The U.S. Supreme Court on Monday stated that it would review a case filed by property owners in Montana state court seeking restoration damages that were beyond the clean-up activities required by the U.S. Environmental Protection Agency (EPA) under the Comprehensive Environmental Response, Compensation and Liability Act (CERCLA). In the case, Atlantic Richfield Co. v. Christian, Atlantic Richfield (Arco) is seeking to overturn a decision by the Montana Supreme Court, which they claim is pre-empted by federal law and conflicts with the decisions of other courts on CERCLA interpretation. The federal government also weighed in at the request of the U.S. Supreme Court. The federal government agreed that the Montana Supreme Court “erred in its analysis,” but argued that the petition should be denied as premature. Nonetheless, the U.S. Supreme Court granted the petition, which Arco has stated involves “one of the most consequential decisions interpreting CERCLA in years.”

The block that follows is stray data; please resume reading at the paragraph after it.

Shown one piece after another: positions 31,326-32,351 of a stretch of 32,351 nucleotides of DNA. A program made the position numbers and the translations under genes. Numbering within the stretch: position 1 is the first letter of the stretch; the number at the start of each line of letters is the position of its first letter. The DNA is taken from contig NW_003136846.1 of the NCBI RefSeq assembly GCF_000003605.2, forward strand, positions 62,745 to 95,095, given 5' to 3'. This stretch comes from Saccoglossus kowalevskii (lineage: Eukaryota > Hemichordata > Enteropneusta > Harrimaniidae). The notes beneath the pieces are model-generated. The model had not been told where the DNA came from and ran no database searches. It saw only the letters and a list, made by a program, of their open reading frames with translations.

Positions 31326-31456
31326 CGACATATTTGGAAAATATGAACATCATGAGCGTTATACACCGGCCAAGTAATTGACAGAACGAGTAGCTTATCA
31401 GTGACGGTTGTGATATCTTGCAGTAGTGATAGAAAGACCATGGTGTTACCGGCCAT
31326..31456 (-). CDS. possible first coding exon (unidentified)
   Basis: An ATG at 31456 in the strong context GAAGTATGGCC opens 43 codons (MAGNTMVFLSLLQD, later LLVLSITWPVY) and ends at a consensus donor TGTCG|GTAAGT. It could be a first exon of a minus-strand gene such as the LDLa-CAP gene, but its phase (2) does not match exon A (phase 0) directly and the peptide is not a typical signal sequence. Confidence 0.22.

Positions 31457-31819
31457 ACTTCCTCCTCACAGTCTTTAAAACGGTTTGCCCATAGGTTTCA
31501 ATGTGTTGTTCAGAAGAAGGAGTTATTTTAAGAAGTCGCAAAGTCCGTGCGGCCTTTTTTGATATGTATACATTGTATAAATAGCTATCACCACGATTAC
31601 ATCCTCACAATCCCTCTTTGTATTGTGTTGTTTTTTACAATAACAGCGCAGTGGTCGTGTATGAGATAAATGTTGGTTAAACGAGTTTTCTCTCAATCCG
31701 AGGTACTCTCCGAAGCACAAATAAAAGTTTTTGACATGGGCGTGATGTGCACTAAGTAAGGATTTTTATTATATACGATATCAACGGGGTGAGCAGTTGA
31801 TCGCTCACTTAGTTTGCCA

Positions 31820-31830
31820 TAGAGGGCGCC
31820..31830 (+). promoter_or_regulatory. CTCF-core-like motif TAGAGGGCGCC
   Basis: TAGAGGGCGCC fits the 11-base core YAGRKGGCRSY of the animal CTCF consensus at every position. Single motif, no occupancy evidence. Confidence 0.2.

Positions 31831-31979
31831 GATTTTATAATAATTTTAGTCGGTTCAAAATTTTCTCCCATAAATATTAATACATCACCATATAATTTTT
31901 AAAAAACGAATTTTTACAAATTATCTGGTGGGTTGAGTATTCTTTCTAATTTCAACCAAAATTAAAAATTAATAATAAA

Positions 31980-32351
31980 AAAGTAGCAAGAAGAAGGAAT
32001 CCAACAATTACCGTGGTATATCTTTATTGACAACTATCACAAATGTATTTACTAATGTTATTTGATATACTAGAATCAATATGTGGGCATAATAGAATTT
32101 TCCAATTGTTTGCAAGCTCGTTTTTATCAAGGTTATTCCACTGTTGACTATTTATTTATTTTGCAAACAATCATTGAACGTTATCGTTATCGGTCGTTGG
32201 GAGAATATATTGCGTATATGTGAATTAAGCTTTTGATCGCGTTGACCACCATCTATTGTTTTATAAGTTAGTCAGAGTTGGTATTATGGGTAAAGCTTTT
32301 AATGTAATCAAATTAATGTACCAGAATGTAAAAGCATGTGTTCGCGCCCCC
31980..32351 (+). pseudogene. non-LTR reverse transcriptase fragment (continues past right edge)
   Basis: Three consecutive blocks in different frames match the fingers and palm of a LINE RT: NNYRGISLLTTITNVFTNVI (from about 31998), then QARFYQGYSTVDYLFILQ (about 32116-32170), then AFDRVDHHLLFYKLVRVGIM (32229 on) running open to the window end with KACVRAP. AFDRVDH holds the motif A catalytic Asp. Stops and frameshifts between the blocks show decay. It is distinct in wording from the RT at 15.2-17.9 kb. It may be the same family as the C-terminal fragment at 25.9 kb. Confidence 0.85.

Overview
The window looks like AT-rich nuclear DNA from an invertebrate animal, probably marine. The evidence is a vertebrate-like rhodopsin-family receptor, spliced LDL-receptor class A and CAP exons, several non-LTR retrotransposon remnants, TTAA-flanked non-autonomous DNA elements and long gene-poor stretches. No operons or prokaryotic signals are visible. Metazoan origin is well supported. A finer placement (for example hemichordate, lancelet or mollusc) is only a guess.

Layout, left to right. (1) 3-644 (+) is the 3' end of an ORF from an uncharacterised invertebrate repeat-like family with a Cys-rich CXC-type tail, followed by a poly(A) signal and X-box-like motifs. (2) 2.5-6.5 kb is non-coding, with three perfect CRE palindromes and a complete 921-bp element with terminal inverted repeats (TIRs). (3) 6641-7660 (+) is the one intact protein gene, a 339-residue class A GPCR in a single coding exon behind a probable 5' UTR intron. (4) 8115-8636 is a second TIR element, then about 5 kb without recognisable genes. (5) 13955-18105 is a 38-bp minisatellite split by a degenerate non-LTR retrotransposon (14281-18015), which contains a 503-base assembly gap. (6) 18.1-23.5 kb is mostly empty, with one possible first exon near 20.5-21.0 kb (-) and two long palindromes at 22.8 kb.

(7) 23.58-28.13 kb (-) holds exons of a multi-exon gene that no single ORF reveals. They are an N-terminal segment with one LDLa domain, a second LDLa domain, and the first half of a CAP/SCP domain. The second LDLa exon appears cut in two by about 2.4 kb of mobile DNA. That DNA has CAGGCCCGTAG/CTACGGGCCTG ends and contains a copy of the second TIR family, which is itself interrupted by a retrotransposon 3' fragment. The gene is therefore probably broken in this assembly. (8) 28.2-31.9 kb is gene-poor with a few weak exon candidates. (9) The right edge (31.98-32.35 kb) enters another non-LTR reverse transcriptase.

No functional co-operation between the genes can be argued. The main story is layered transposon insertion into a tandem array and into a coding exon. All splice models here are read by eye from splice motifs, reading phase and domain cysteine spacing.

The questions presented in the petition are: (1) whether a common-law claim for restoration seeking cleanup remedies that conflict with remedies the EPA ordered is a jurisdictionally barred “challenge” to the EPA’s cleanup under 42 U.S.C. § 9613 of CERCLA; (2) whether a landowner at a Superfund site is a “potentially responsible party” that must seek EPA approval under 42 U.S.C. § 9622(e)(6) of CERCLA before engaging in remedial action, even if the EPA has never ordered the landowner to pay for a cleanup; and (3) whether CERCLA pre-empts state common-law claims for restoration that seek cleanup remedies that conflict with EPA-ordered remedies.
We will continue to follow this case and provide updates as they become available.